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avito009 Nov 27th 2017 02:16 AM

What did Newtons Prism experiments prove?
 
What did Newtons Prism experiments prove?

Did it prove:

1. Prism was not changing the color of light. This was proved when light was passed through a prism and very close to the original prism was placed another prism such that the refracted light from the first prism moved through the second prism and as it moved through second prism white light was produced. Proving that the prism was not changing the color of light.

2. Light is a particle. Since light after refraction through a prism moved in straight lines and waves dont travel in straight lines.

avito009 Nov 27th 2017 02:57 AM

What proves light travels in a straight line?
 
Do shadows prove that light travels in a straight line? If so, How?

HallsofIvy Nov 27th 2017 05:09 AM

The prism experiments certainly did NOT "prove that light is a particle". And wave do move in straight lines, as long as the they are not changed. For example, if a water wave passes over an area where one portion is shallower than the other, the wave will bend but if the water stays the same depth the wave "moves in a straight line. I don't know where you got the idea that they don't.

For you second question, imagine strings running from each point on the edge of a shadow to the corresponding point on the object casting the shadow. You will see a lot of parallel straight lines.

(Is this for a sixth or seventh grade science class?)

benit13 Nov 27th 2017 05:58 AM

Quote:

Originally Posted by avito009 (Post 38121)
What did Newtons Prism experiments prove?

Did it prove:

1. Prism was not changing the color of light. This was proved when light was passed through a prism and very close to the original prism was placed another prism such that the refracted light from the first prism moved through the second prism and as it moved through second prism white light was produced. Proving that the prism was not changing the color of light.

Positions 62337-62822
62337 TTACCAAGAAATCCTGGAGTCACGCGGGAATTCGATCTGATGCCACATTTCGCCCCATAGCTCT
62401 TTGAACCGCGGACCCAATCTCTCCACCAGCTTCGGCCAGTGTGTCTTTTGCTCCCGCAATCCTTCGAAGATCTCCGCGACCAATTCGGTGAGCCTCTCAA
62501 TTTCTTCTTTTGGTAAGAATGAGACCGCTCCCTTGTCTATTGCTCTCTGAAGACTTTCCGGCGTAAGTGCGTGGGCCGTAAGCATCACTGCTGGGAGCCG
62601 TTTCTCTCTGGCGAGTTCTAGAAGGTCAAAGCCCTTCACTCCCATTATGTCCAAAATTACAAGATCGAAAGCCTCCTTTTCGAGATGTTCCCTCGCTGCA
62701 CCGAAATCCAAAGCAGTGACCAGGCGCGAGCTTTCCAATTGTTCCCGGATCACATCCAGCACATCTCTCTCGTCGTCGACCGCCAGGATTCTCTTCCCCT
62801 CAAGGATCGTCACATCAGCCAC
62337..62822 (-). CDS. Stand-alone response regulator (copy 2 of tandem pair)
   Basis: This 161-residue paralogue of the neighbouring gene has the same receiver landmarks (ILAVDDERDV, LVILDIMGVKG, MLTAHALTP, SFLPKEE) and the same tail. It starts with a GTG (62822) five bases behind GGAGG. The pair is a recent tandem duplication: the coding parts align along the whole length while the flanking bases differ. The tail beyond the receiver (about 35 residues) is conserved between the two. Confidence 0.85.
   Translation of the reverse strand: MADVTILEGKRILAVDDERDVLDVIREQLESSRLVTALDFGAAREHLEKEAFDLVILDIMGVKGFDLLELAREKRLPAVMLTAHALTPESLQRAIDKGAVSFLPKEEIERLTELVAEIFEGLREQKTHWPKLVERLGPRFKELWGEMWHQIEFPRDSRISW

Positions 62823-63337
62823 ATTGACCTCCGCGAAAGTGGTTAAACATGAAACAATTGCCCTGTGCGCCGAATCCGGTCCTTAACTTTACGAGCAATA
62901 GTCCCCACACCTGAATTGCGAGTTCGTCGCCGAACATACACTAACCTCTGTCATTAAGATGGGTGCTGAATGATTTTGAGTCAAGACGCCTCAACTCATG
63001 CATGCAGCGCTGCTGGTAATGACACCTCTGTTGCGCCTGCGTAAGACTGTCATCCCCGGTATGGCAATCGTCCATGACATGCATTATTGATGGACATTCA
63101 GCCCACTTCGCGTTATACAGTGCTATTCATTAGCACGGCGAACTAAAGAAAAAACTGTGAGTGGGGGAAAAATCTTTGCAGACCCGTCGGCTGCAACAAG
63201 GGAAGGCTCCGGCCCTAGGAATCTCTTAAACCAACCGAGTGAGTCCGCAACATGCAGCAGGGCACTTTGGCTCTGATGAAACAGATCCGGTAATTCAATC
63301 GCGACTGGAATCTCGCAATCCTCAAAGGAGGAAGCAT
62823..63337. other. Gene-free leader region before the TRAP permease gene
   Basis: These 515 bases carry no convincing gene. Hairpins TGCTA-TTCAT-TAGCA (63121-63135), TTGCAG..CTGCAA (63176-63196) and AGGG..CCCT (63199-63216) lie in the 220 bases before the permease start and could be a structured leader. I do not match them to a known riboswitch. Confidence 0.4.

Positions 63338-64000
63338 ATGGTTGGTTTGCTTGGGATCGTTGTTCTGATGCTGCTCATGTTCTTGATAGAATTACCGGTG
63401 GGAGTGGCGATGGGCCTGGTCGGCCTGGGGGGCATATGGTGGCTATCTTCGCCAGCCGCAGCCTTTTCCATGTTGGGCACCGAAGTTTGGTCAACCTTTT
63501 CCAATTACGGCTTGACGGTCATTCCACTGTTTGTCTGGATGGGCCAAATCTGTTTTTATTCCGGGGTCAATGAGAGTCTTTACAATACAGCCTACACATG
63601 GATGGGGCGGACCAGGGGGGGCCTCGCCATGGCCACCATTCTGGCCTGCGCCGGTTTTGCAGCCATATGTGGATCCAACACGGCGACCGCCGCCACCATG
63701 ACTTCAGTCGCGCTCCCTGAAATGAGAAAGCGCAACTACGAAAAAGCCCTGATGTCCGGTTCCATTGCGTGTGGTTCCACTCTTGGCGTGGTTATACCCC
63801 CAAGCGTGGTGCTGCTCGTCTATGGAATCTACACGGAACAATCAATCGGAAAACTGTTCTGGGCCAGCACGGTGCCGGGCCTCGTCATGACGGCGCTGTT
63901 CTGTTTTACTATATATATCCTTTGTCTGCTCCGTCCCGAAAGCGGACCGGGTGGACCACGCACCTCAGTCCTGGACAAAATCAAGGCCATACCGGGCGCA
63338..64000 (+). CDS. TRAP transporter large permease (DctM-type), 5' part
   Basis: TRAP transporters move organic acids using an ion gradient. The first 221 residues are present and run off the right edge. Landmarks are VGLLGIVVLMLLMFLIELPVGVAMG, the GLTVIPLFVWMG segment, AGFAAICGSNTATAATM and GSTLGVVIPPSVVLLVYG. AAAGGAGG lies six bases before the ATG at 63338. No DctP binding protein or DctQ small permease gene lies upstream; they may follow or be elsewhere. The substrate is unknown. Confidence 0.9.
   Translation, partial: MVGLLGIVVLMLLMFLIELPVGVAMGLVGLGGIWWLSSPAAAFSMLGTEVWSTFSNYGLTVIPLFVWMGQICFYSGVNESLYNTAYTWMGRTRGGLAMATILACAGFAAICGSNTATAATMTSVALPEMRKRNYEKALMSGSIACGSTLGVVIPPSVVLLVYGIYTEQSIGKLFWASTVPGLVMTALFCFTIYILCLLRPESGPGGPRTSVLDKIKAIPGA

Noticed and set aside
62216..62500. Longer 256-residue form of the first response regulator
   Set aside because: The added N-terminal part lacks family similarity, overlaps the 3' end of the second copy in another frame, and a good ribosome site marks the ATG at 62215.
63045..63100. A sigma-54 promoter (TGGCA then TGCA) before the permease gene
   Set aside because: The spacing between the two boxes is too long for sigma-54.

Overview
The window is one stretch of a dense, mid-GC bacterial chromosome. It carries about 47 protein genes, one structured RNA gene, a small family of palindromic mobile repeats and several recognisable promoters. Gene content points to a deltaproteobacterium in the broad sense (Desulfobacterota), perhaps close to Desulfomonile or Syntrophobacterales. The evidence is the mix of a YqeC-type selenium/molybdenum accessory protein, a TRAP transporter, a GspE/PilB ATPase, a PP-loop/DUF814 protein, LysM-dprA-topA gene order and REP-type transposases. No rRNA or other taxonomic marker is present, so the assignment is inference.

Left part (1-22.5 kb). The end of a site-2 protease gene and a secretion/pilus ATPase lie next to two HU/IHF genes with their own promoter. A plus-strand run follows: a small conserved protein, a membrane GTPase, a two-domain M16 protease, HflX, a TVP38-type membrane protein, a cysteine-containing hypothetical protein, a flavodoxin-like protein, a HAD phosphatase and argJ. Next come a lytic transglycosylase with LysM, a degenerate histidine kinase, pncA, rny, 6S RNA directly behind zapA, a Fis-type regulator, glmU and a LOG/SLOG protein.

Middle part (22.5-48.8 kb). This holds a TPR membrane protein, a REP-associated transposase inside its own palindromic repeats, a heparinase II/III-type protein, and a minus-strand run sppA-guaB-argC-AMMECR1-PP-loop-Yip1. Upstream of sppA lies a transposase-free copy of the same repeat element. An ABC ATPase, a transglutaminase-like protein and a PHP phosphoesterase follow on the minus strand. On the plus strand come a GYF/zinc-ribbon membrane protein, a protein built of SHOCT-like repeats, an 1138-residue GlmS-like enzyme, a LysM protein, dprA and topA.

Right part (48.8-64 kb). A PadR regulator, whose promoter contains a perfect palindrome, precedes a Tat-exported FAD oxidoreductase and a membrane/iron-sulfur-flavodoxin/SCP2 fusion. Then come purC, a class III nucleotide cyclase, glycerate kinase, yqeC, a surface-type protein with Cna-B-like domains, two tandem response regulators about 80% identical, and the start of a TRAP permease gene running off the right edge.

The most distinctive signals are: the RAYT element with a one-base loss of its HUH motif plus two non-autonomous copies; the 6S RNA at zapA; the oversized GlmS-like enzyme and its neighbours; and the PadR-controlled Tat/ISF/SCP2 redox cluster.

2. Light is a particle. Since light after refraction through a prism moved in straight lines and waves dont travel in straight lines.

1. Yes, this makes sense. It's part of the phenomenon he was studying, which is that white light is a mixture of light waves with different colours rather than its own colour.

2. Nope. You can get plane waves that do travel in a straight line. The 'photon' stuff came with the discovery of the photoelectric effect and the "ultraviolet catastrophe".

Physbits981 Dec 4th 2017 02:27 PM

The waves and straight lines confusion is common (I have found) in lower school science. Children can accept that light travels in straight lines but only until they know it's a wave and then they think it must travel in wiggly lines.
I'm not sure what level the questions above were directed at though.

avito009 Dec 10th 2017 05:51 AM

Corpuscular theory of light.
 
Newton tried to prove light is made up of particles from the prism experiment.

From Wikipedia:

"Isaac Newton argued that the geometric nature of reflection and refraction of light could only be explained if light was made of particles, referred to as corpuscles, because waves do not tend to travel in straight lines. Newton sought to disprove Christiaan Huygens' theory that light was made of waves. In his 44th trial in a series of experiments concerning physics of light, he concluded that light is made of particles and not waves by having passed a beam of white light through two prisms which were held at such an angle that the light split into a spectrum after passing through the first prism and then was recomposed, back into white light, by the second prism."

https://en.wikipedia.org/wiki/Corpus...heory_of_light

"Because waves do not tend to travel in straight lines."

avito009 Dec 11th 2017 10:15 AM

Einstein or Newton?
 
It might seem reasonable to question at this point of time as to why Einstein is given full credit for proving that light is made up of particles with his photoelectric effect experiment when Newton already started the process with his prism experiments.

Woody Dec 11th 2017 02:31 PM

I think that I would argue that light is neither a particle or a wave, even the term "wavicle" (which is sometimes used) is misleading, light is its own thing.

It has been found that in some circumstances the mathematical models pertaining to particles can be successfully applied to model its behaviour,
While under other circumstances the mathematical models pertaining to waves have to be used.

However it is not a particle or a wave, it is light and behaves like light.

WriterWriter Dec 15th 2017 08:30 AM

Newton believed that all the colors he saw were in the sunlight shining into his room. He thought he then should be able to combine the colors of the spectrum and make the light white again. To test this, he placed another prism upside-down in front of the first prism. He was right. The band of colors combined again into white sunlight. Newton was the first to prove that white light is made up of all the colors that we can see


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